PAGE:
When Will We Ever Learn?

Column by Bishop John Shelby Spong on 28 May 2003 0 Comments
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If Jesus was divinely conceived, then why do Matthew and Luke give us his lineage in their genealogies?


Your question bothered the early Church Fathers who probably added the words found in Luke 3:23 "as was supposed." They also spent lots of energy trying to reconcile the obvious differences in these two accounts of Jesus' ancestry. Your question also speaks to one of the many contradictions that are found in the Bible.

I think it is fair to say that the genealogies serve different purposes in the two gospels you mention. It was important to Matthew to link Jesus with the history of the Jews so he begins his genealogy with Abraham and works through the royal line of the Kings of Judah. On the other hand, Luke, who appears to have been born a gentile and to have converted first to Judaism and then to Christianity, begins with Joseph, the earthly father of Jesus and works backward until he arrives at Adam, the presumed father of all humanity, which, of course, included the Gentiles. Luke also ignores the royal line of the Kings of Judah, once he gets past David. He traces the line from David to Nathan (see Luke 3:31). Indeed a comparison of the two genealogies (Matthew 1 and Luke 3) reveals that they do not agree in many details.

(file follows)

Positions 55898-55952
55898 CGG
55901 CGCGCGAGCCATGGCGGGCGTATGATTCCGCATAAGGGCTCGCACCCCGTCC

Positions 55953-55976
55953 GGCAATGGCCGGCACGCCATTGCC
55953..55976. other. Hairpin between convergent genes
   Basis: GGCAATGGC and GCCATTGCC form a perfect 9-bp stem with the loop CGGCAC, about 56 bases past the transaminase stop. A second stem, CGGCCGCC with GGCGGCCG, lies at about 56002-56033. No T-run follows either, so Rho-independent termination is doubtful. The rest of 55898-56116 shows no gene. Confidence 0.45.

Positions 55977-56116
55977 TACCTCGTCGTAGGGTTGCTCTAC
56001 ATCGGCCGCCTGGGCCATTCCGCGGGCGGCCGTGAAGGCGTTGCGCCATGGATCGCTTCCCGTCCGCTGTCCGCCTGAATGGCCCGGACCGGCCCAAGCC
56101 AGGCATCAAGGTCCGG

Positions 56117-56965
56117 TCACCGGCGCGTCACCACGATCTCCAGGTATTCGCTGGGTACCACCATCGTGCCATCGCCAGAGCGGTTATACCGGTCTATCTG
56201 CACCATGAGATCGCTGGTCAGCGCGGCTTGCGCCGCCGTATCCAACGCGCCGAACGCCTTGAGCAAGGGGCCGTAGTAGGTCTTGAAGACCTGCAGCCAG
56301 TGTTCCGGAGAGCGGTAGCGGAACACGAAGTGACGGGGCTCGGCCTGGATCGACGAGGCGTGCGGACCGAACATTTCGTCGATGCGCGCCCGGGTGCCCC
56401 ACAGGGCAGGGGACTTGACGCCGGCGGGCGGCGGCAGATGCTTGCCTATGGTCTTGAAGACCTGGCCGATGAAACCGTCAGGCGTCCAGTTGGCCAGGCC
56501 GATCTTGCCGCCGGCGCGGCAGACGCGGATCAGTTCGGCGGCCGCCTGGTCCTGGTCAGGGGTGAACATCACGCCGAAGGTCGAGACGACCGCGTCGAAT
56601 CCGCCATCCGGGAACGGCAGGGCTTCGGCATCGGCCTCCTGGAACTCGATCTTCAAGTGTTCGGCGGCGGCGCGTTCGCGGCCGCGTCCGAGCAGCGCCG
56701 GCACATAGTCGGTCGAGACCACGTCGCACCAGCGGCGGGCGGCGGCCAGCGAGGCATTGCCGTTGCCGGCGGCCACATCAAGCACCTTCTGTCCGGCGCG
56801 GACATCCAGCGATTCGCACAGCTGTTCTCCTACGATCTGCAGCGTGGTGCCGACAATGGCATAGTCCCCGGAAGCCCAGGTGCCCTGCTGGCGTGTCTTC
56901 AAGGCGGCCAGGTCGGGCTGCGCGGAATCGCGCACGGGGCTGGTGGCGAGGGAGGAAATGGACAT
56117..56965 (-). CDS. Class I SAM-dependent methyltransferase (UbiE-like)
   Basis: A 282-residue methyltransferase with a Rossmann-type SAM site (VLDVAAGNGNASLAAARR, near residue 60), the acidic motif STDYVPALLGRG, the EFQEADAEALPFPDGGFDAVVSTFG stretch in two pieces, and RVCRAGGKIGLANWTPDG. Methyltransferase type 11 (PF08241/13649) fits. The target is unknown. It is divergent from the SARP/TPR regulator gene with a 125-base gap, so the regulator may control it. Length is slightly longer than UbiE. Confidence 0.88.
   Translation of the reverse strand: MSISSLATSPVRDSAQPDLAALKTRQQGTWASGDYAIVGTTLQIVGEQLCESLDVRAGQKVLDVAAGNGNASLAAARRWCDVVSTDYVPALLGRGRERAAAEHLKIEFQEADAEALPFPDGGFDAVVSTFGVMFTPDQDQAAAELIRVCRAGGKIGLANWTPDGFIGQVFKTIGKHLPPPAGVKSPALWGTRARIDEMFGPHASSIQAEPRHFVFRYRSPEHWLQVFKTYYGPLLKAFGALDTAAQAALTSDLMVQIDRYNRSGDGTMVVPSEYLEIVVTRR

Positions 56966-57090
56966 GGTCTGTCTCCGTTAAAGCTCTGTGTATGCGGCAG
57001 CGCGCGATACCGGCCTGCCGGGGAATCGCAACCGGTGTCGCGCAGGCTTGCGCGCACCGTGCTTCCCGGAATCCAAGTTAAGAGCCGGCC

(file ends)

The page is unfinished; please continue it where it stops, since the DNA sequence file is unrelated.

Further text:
These early Christians defined God as a Being who was outside of life. When they believed they experienced God in Jesus, they had to explain how this external Being got into this human Jesus. The Virgin Birth was one way two of them, Matthew and Luke, addressed that question. You will not find a miraculous birth tradition in Paul, Mark or John. But Matthew and Luke, the authors of the Virgin tradition, also wanted people to know that Jesus was fully human. The genealogies served well that purpose. This explanation doesn't really close the circle on all the dimensions of the God people believed that they met in Jesus but no human definition of the Holy ever does.

John Shelby Spong




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